Immunisation and Vaccination

Parents Warned About Dangers of Children Missing Vaccines

The UK Health Security Agency (UKHSA) is warning parents and guardians of the serious health risks from children missing routine immunisations.

Parents and guardians are being urged to ensure their children are up to date with all their routine childhood immunisations including polio and measles, mumps and rubella (MMR) vaccinations. This comes as new data shows vaccination coverage for young children fell last year for virtually all programmes.

Continue reading about the Dangers of Children Missing Vaccines, or to find out more about childhood vaccinations, please visit the NHS website.

Why Vaccination is Safe and Important

Vaccines are the most effective way to prevent infectious diseases.

The NHS website page Why Vaccination is Safe and Important explains how vaccines work, what they contain and the most common side effects.

MMR (measles, mumps and rubella) vaccine

Measles, Mumps and Rubella

The MMR vaccine is a safe and effective combined vaccine.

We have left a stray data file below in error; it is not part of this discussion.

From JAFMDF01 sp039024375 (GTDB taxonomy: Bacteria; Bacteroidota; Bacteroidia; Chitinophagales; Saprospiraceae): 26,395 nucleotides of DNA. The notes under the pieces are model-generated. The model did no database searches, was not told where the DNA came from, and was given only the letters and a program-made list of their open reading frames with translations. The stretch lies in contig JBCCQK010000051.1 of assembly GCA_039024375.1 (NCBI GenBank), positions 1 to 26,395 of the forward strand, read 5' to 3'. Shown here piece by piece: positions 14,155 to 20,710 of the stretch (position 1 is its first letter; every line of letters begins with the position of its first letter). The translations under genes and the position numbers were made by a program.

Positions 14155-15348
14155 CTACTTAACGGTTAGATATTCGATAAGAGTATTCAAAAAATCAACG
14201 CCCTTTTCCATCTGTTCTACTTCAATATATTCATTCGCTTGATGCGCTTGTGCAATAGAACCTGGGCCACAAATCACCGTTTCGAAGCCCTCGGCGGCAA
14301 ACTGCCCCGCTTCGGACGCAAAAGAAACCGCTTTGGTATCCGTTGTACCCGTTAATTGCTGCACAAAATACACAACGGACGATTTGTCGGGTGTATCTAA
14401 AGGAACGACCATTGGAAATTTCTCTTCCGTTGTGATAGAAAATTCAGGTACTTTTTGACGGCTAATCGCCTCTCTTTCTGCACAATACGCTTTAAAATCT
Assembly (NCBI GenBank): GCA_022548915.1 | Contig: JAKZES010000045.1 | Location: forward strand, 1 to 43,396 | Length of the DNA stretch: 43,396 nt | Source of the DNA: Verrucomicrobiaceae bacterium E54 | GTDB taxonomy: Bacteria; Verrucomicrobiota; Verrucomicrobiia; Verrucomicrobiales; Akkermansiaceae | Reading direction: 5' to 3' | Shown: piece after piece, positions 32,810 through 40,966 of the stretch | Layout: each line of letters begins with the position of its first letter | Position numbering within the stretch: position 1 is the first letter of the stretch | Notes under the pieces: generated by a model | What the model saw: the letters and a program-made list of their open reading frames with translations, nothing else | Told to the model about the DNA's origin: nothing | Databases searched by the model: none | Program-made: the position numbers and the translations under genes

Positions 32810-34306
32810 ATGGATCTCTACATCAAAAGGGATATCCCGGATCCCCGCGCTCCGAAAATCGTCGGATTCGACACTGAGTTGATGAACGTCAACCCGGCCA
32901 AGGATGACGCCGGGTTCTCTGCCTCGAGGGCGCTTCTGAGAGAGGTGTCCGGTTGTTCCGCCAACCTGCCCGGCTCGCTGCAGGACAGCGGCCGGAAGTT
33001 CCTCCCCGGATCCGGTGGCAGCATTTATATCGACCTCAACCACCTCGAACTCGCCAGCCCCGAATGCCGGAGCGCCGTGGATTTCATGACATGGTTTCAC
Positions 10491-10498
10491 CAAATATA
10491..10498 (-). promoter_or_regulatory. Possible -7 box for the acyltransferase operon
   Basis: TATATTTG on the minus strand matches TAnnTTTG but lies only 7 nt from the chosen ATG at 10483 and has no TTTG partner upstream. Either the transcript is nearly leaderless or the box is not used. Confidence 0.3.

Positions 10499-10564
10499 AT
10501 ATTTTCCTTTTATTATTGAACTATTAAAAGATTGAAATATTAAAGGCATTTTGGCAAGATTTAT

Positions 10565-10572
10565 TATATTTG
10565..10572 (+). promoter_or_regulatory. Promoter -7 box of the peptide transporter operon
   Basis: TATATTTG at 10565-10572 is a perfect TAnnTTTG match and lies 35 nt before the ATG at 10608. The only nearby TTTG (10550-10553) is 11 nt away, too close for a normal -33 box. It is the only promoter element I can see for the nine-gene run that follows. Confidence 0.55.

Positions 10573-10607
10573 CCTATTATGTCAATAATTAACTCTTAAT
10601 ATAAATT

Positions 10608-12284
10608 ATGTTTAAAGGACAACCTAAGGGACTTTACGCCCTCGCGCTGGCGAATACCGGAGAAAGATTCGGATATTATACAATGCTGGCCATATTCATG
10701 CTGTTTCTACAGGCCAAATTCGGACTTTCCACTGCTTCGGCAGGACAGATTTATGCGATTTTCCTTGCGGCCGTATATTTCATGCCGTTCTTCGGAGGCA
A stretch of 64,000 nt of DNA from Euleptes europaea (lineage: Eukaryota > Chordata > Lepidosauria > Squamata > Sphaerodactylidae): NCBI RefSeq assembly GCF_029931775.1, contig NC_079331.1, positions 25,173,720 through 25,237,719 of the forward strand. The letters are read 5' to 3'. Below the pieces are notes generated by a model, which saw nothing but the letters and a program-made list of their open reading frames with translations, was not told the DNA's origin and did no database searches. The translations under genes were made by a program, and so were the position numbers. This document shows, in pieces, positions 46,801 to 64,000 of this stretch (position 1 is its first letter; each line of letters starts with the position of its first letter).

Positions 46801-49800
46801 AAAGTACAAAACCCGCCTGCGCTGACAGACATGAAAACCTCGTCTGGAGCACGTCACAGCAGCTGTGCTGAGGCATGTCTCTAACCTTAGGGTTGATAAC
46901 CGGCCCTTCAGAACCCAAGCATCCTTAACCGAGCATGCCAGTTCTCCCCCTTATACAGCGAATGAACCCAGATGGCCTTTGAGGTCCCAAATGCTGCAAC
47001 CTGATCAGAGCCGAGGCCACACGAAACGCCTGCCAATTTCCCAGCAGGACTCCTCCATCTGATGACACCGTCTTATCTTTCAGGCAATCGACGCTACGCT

It protects against 3 serious illnesses:

These highly infectious conditions can easily spread between unvaccinated people.

Getting vaccinated is important, as these conditions can also lead to serious problems including meningitis, hearing loss and problems during pregnancy.

2 doses of the MMR vaccine provide the best protection against measles, mumps and rubella.

If you would like more information about MMR please see MMR (measles, mumps and rubella) vaccine on the NHS website.

The NHS vaccination schedule

Checklist of the vaccines that are routinely offered to everyone in the UK on the NHS, including the ages at which they should ideally be given is available on the NHS website.

If you’re not sure whether you or your child have had all your routine vaccinations, ask your GP or practice nurse to find out for you. It may be possible to ‘catch up’ later in life.

Try to make sure you or your child have vaccinations delivered on time to ensure protection against serious communicable diseases.

If you’re going to be away from the GP surgery when a vaccination is due, talk to your doctor. It may be possible to arrange for vaccination at a different location.

Travel Immunisations and Advice

Our Practice Nurses are available for travel advice and immunisations. An appointment should be made at least 6 weeks prior to travel.